High stakes in Gambia's polls as six candidates vie for presidency
The Gambia’s presidency is up for grabs, with the youth vote playing a pivotal role in the 4 December vote – where former dictator Yahya Jammeh still has support, despite living in exile in Equatorial Guinea, accused of rights abuses.
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President Adama Barrow is seeking re-election, but with his own NPP party and on a fractured ticket. The transitional president, who said he would step down after three years and not run again, made a surprise announcement when his new NPP party said he was joining forces with Jammeh’s APRC party.
There are questions surrounding whether Barrow should be allowed to run at all.
Meanwhile Jammeh's stamp on the country is everywhere. His face still on the Gambia’s dalasi currency, and his heavy-handed tactics revealed by eyewitnesses and perpetrators during the Truth, Reconciliation and Reparations Commission (TRRC) culminated in a report that currently sits on Barrow’s desk.
“Of course they had an alliance," says Gambian political analyst Sait Matty Jow. "But later Jammeh– known as the supreme leader of the APRC – came out and said he did not endorse the alliance.”
This move divided the party, with senior leadership who served in government going with Barrow, while the others moved towards Jammeh’s, camp and that of another candidate, Mama Kandeh – who represents Jammeh voters.
Kandeh, of the Gambia Democratic Congress (GDC) party, ran in 2016, winning more than 15 percent of the vote. He's broadcast Jammeh on speakerphone at his political rallies, drumming up support through the exiled leader.
“Jammeh still has considerable support in this country," says Jow, University of Gambia political science lecturer. "But it’s not support that can win him elections."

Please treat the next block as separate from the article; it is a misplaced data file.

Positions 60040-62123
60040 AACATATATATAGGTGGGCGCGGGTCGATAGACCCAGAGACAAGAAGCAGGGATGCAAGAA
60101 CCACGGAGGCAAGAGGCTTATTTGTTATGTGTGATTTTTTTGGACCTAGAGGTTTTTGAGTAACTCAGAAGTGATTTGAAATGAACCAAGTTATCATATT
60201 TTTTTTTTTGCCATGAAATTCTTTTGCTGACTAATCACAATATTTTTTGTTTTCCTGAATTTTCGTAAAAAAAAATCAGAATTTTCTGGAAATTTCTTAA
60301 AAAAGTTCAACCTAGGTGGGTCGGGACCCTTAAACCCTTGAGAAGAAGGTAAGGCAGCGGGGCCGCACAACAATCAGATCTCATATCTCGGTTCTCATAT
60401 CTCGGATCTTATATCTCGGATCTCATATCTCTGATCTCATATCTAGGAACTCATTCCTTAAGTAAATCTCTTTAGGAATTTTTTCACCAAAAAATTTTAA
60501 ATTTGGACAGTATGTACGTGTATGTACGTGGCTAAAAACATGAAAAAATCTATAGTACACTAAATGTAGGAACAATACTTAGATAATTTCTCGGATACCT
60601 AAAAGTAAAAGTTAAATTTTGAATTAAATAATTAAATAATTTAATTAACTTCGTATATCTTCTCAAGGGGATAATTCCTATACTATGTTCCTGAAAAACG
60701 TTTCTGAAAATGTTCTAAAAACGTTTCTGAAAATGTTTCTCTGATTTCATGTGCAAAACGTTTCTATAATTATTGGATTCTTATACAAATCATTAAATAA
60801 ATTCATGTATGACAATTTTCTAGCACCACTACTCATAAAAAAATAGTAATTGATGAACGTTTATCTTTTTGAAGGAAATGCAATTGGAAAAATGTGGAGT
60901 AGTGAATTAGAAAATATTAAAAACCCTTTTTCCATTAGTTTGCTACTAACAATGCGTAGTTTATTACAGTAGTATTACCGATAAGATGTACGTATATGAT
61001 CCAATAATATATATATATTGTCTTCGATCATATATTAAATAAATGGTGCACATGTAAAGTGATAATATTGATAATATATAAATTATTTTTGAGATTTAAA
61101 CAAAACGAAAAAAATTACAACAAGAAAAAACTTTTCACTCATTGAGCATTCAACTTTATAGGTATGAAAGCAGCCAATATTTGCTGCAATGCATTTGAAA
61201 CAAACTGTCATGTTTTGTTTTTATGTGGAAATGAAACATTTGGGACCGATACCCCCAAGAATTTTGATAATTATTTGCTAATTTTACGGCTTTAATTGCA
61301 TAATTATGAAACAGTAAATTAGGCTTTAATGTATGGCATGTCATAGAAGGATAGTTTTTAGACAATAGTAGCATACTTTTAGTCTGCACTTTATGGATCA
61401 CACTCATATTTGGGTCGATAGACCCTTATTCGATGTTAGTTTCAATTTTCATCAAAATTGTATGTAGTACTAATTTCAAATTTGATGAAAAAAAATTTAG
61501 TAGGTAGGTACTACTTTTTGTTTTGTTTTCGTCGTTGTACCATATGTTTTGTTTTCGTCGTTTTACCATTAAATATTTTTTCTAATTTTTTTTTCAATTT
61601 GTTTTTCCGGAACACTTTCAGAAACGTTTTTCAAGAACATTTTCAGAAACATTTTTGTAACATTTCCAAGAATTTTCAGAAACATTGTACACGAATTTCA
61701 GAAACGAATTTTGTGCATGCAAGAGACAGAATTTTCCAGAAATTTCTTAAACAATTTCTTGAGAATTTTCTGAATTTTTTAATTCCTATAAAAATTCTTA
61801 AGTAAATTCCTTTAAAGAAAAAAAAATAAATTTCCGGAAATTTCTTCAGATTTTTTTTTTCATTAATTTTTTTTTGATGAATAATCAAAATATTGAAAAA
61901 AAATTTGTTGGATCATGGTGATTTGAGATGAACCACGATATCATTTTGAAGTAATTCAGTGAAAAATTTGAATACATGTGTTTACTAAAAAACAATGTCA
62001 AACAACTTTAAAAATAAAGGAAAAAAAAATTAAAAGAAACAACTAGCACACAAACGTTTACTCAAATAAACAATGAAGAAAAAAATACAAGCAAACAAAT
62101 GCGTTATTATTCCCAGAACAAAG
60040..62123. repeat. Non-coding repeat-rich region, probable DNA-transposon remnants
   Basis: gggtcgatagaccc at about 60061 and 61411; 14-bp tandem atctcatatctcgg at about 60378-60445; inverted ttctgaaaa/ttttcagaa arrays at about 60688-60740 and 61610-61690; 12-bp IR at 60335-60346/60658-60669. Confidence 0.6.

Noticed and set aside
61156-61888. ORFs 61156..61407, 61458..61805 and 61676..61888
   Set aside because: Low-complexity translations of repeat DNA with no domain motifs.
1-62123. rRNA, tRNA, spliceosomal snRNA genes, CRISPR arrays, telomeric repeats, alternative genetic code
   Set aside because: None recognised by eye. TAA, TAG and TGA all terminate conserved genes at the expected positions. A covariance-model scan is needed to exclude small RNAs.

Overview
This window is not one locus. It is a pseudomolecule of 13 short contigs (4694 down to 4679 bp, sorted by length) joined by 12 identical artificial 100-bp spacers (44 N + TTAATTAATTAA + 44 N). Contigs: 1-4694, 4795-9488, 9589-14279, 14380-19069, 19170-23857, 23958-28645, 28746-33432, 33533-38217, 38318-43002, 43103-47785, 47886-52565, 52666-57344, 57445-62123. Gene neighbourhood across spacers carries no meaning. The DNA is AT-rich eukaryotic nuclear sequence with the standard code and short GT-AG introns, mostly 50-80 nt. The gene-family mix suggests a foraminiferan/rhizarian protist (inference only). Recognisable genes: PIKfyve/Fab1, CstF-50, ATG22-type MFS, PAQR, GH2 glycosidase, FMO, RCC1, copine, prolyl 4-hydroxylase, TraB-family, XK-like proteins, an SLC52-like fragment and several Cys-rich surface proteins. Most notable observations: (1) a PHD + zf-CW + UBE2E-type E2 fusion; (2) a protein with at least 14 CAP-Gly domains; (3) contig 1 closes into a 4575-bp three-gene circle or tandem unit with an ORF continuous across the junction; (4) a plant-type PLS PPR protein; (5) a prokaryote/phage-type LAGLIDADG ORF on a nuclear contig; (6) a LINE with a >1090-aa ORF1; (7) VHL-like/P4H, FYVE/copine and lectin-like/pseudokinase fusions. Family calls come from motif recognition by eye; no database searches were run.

Meanwhile veteran politician Ousainou Darboe, who heads the UDP party, Barrow’s original party, is also a top contender. He served as the vice president and minister of affairs under Barrow, as well as the minister of foreign affairs.
Former TRRC prosecutor Essa Faal has also put his hat into the ring. The TRRC has documented the human rights abuses, murders and disappearances under Jammeh, who ruled the West African country with an iron fist for 20 years.
The lengthy report with recommendations was only submitted last week.
Former Gambia Civil Aviation Authority director general Abdoulie Ebrimah Jammeh of the National Unity Party (NUP) is also going for the top job, as is National Assembly member Halifa Salah, representing Serakunda, with the People’s Democratic Organisation for Independence and Socialism (PDOIS) party.
Young versus old
While a number of candidates continue to jostle to make the claim as the "youth candidate", it’s the older voters who typically come out to vote in The Gambia, according to Jow, and they have earmarked their candidate: President Barrow.
“There are quite a number of Gambians, especially the older generation, that think everything is ok with Barrow, that he’s peaceful, he’s not disturbing anybody, and this makes our election kind of complicated in a way,” says Jow.
The most contentious issue for young people is the lack of jobs, which is the case for Mustapha, 28, from Tujerong.
“I need a job, and I think my candidate will give me a job,” he says, looking at the sticker of UDP party candidate Ousainou Darboe on his truck.